The World Series: A Game by Game Breakdown
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In game one at Progressive Field in Cleveland, the Indians’ Corey Kluber threw a 6+ inning gem with 9 K’s (strikeouts), while the Indians offense was powered by catcher, Roberto Perez’s two homers. One of the homers was a three-run home run off Cubs’ ace Jon Lester. Relievers, Andrew Miller and Cody Allen, held the Cubs at bay and secured the shutout as the Indians won 6-0, taking a 1-0 lead in the series.
In game two, it was the Cubs’ hitters that stole the show. Kyle Schwarber led the charge with a crucial RBI single in the third inning. Pitcher Trevor Bauer was removed from the game in the fourth inning as the Cubs powerful offense proved too much. Cubs’ pitcher Jake Arrieta dominated throwing a little over 5 no-hit innings. Aroldis Chapman eventually took over to close out the game. The Cubs won by a score of 5-1, evening the series at one a piece.
In game three, runs came at a premium as the series moved to Chicago’s historic Wrigley field. Both the Indians’ Josh Tomlin and the Cubs’ Kyle Hendricks pitched well; however, both were taken out after about four innings despite neither have given up any runs. With the help of an RBI single from the Indians’ Coco Crisp, the Indians took a 2-1 lead in the series.
In game four, Corey Kluber delivered a fantastic start for the Indians, out pitching the Cubs’ John Lackey. Despite giving up a run in the first inning, Kluber threw six strong innings before turning it over to the bullpen in the seventh. Lackey gave up three runs and the Cubs bullpen gave up four more en route to a 7-1 Indians win. Jason Kipnis was the offensive star hitting a three-run home run in the seventh inning. This win put the Indians up 3-1 in the series, one win away from becoming world champions.
In game five, the last game at Wrigley, the Cubs needed to win to stay alive. Again, the Cubs got to Trevor Bauer in the fourth inning. Meanwhile, Jon Lester pitched well for the Cubs, limiting the Indians to just two runs. In the seventh, Cubs manager Joe Maddon brought in closer Aroldis Chapman. Chapman came through, keeping the cubs’ championship hopes alive by sending the series back to Cleveland.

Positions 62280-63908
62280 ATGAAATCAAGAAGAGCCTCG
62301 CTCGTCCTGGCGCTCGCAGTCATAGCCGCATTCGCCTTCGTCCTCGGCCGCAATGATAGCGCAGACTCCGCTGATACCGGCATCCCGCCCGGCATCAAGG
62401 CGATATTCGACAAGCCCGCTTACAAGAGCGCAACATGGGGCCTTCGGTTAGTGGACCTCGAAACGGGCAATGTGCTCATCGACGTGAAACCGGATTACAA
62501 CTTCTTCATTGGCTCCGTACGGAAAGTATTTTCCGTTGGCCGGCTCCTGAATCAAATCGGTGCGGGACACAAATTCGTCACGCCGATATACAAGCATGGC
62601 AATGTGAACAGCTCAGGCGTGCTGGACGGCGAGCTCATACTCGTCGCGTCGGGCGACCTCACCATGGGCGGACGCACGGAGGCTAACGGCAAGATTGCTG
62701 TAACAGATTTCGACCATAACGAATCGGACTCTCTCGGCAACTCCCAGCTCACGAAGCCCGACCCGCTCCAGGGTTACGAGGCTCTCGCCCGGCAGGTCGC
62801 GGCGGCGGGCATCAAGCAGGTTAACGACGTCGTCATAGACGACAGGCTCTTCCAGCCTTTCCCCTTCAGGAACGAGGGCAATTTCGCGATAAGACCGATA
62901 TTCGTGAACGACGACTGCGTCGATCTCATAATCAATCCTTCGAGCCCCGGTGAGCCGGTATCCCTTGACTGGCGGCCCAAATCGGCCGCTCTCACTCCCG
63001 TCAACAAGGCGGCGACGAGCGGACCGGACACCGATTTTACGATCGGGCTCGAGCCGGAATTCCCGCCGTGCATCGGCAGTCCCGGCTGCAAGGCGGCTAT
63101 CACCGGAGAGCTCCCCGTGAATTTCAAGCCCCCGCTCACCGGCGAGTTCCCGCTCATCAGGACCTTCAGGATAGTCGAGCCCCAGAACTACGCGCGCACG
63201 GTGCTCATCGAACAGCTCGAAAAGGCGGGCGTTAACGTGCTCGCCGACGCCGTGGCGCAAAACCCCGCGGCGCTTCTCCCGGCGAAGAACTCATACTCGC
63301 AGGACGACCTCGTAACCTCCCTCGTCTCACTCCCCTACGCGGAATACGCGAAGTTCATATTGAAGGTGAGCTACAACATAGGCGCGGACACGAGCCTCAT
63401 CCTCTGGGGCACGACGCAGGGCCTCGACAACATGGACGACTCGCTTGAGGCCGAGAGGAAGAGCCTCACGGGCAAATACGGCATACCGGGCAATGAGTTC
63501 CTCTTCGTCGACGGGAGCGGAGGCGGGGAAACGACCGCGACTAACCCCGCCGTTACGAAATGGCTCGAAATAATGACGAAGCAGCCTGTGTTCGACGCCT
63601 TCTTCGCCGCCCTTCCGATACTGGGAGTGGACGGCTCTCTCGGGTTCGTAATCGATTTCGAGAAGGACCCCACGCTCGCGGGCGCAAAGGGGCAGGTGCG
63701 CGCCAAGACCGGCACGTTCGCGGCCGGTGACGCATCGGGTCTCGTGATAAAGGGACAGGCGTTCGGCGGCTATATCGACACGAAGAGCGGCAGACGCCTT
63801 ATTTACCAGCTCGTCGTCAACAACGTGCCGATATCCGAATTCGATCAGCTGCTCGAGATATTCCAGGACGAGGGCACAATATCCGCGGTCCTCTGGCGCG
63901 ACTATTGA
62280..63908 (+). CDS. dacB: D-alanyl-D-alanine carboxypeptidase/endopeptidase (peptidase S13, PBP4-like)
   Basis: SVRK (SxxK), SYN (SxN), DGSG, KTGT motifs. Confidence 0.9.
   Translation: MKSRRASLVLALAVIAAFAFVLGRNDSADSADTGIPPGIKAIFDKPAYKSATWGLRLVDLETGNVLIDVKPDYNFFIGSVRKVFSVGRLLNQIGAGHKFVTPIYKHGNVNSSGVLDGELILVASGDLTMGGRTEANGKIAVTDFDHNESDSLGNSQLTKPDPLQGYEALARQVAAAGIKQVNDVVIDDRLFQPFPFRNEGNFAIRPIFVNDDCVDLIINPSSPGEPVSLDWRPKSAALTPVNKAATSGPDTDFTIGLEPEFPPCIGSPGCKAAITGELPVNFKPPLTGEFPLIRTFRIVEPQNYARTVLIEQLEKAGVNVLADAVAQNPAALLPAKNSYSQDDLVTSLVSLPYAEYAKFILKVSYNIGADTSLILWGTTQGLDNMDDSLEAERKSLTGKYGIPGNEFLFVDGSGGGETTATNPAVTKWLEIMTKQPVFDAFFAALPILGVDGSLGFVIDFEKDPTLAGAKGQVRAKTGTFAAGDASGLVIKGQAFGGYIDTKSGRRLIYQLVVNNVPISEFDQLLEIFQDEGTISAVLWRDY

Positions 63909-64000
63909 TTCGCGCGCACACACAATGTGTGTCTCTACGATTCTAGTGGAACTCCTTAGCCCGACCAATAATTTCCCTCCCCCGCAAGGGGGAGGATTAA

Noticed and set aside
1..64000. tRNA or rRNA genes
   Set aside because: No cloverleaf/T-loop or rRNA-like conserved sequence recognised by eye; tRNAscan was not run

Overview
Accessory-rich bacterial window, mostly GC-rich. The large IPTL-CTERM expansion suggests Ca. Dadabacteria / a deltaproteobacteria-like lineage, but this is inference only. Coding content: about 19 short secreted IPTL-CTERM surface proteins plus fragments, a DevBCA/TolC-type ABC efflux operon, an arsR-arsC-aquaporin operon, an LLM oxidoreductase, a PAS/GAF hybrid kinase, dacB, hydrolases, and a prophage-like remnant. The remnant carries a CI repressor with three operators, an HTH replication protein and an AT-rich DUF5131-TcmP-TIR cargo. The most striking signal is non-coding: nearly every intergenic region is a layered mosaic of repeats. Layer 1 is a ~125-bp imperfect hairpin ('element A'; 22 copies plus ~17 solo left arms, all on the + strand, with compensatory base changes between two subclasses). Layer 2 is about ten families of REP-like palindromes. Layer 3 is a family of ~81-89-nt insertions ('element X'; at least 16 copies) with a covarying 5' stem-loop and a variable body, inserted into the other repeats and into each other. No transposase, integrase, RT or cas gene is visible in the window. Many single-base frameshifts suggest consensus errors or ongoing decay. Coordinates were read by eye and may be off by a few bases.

In game six, the Cubs were once again facing elimination. However, they had gained some momentum from their game five win. The Cubs’ offense was relentless scoring three runs in the first inning and four runs in the third inning. After the Cubs got ahead they never looked back and they won the game by a score of 9-3, forcing a game 7.
In game seven, the Indians had their ace Corey Kluber on the mound. For the second time in the series, Kluber was pitching on short rest and he only lasted a little over four innings. By the sixth inning, the Cubs gained a commanding 6-3 lead. However, Cubs closer Aroldis Chapman surrendered a game-tying three-run home run to Indians’ centerfielder Rajai Davis in the eighth inning. The whole baseball world was stunned as it seemed the Cubs were once again falling apart. After both offenses were blanked in the ninth inning, the game went into a seventeen minute rain delay before extra innings. During this rain delay the Cubs’ Jason Heyward called a team meeting in the clubhouse. He reminded the team of who they were and what they were there to do. The Cubs went out in the tenth inning and rallied. A double from Ben Zobrist scored Kyle Schwarber and then a single by Miguel Montero gave the Cubs an 8-6 lead. The Indians would score one run in the bottom half of the inning, but fell short, giving the Cubs their first World Series championship in 108 years.
That game seven could very well go down as the single greatest game ever played in the history of Major League Baseball. The Cubs’ 2016 championship could be the greatest achievement in Baseball history possibly sports history. Yes, winning the World Series is special for any team that wins, but this one was different. Some might say that “the curse of the billy goat” has been lifted. In reality, there was no curse or evil spell, just a franchise whose fans desperately craved a championship. Well, now you have one Chicago.